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Multicompetence
Multicompetence
Multicompetence
Multicompetence
Multicompetence
Multicompetence
Multicompetence
Multicompetence
Multicompetence
Multicompetence
Multicompetence
Multicompetence
Multicompetence
Multicompetence
Multicompetence
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Multicompetence

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  • 1. Multicompetence Cook 1992, 2009
  • 2. Multicompetence? the coexistence of more than one language in the human brain the opposite of the idea of separate language systems
  • 3. Multicompetence? the compound state of mind with two grammarsVS. Monocompetence (the state of the mind with only one grammar)
  • 4. Cook 1992MAIN QUESTIONS:1. Is multicompetence a different state of mind from monocompetence?2. Is multicompetence simply adding an L1 competence, albeit defective?
  • 5. Cook 1992IN OTHER WORDS … Are languages known by an individual separate entities in the brain or are they part of a supersystem?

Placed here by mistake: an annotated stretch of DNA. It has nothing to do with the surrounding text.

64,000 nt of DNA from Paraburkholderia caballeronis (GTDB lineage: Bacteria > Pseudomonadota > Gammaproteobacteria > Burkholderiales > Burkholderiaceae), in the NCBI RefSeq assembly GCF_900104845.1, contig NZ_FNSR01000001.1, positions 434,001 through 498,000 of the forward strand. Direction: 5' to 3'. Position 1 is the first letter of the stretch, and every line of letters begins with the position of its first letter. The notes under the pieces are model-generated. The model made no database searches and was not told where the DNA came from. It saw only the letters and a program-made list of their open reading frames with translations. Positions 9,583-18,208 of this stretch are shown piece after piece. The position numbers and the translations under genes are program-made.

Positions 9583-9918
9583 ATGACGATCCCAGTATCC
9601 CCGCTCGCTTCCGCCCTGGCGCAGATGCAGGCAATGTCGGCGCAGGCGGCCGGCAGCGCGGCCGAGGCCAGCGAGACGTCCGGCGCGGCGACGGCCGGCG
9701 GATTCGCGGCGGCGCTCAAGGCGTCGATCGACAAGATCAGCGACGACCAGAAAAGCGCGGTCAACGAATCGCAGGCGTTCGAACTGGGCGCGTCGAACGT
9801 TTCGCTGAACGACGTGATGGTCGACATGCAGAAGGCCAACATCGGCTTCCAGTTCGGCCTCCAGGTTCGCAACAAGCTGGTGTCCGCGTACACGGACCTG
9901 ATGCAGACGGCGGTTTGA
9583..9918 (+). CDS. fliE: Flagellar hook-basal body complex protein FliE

• 6. Implications of multicompetence a multicompetence perspective allows for languages to be viewed as part of a larger system rather than as separate entities in a learner’s mind.
  • 7. Implications of multicompetence the introduction of the multicompetence concept changed the way in which crosslinguistic influence was viewed: transfer became multidirectional
  • 8. Supersystem? since the first language or languages are in the same mind, they must form a language supersystem at some level other than be completely isolated systems (Cook, 2003
  • 9. Supersystem? reaction to Selinker’s (1972) notion of Interlanguage that distinguishes a system of stages in-between the first and second language. (as per Rothman et. al, 2011)
  • 10. Further claims: languages in the multilingual mind are connected in a larger supersystem whereby changes in one language will automatically have an impact on the other existing languages
  • 11. That is: a language that has been acquired is not viewed as a stable system in which knowledge, once stored, is invulnerable to change
  • 12. Clyne 2003 multicompetence implies that languages are always subject to change and this change is influenced in great part, by sociolinguistic as well as psycholinguistic factors.
  • 13. Language Attrition clear evidence that languages (native or non native) show signs of decline when they are not used.
  • 14. Furthermore since languages are assumed as being in constant change, the idea of ‘end-state’ becomes irrelevant (Rothman et. al, 2011)
  • 15. And … the notion of multicompetence might prove explanatory for researchers of all paradigms, as its core tenets are compatible with virtually any existing theory of acquisition  can account for individual variation and unexpected development patterns (Rothman et. al. 2011)

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